Nonsteroidal Anti-Inflammatories (NSAIDs)

Nonsteroidal anti-inflammatory drugs include aspirin and ibuprofen (Advil, Nuprin and Motrin). These drugs relieve both pain and swelling (inflammation) that sometimes comes with joint, bone or spine pain. All of these are available without a doctor's prescription. For mild to moderate pain in the joints or back, these may be all that is needed. Possible side effects include:

  • Bleeding or bruising caused by delayed blood clotting.
  • Changes in your ability to think, reason and be oriented (cognitive changes)
  • Fluid retention
  • Heart failure
  • Kidney damage
  • Ringing in the ears (tinnitus)
  • Ulcers

You can take up to 400 mg every eight hours. Prescription doses can be as high as 800 mg every eight hours. NSAIDs are often more effective if they are used continuously to build up in your blood stream.

If you have or have had stomach ulcers, you should talk to your doctor before taking NSAIDs because of their effect on the stomach.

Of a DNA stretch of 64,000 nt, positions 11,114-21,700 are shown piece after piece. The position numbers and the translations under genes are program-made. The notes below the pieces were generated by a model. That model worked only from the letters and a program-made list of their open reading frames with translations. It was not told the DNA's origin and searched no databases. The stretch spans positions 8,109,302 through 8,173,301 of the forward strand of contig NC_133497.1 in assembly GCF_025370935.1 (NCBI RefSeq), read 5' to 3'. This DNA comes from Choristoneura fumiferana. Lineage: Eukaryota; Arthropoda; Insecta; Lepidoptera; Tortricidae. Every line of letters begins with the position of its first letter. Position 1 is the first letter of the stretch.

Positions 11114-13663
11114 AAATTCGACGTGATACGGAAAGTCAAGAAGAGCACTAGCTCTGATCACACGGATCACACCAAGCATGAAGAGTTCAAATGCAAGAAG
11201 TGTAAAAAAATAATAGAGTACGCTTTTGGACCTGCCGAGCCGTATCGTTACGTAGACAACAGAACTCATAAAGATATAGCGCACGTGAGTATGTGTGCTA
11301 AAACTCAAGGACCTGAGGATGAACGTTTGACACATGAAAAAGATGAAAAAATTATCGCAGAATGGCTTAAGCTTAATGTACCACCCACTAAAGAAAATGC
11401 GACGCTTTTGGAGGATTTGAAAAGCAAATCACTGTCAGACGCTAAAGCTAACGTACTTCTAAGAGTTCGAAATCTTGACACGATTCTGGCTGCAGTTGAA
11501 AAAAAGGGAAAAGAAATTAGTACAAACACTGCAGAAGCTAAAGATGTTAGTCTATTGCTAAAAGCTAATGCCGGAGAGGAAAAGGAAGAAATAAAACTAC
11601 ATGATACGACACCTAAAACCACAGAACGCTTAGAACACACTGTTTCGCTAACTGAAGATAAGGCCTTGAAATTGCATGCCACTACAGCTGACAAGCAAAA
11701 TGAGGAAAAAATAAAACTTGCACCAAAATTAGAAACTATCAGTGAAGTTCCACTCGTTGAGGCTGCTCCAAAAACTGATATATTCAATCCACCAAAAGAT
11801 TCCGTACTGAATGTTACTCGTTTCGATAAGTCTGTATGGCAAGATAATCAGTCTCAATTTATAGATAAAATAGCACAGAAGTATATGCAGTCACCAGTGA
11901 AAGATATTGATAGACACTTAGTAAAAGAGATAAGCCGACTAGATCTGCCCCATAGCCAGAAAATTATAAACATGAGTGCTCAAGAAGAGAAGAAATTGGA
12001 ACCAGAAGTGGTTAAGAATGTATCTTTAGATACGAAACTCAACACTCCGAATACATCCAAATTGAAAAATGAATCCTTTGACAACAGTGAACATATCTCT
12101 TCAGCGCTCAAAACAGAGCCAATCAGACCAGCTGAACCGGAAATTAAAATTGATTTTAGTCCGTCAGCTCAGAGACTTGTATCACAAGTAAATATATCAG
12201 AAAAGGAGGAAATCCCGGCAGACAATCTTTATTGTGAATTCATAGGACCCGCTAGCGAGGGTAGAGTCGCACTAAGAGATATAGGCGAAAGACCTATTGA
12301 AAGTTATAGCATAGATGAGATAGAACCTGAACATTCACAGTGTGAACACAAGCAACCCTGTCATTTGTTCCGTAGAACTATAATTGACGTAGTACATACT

A generation of NSAIDs inhibits the cyclooxygenase enzyme, which was discovered in 1976. This enzyme plays a role in causing swelling (inflammation). In 1991, it was discovered that there are actually two of these enzymes.

COX-2 inhibitors, which work to inhibit the second version of the enzyme, are available. These newer drugs seem as effective as the older NSAIDs and have fewer side effects. Research suggests that some COX-2 inhibitors may increase the risk of heart attacks and strokes. One of these drugs, Vioxx, has been removed from the market by its maker. Other drugs in this class are Celebrex, naproxen, Bextra and Aleve. If you take or have taken these drugs, you should discuss it with your doctor.

To learn more about these and other drugs, go to Medline Plus drug information.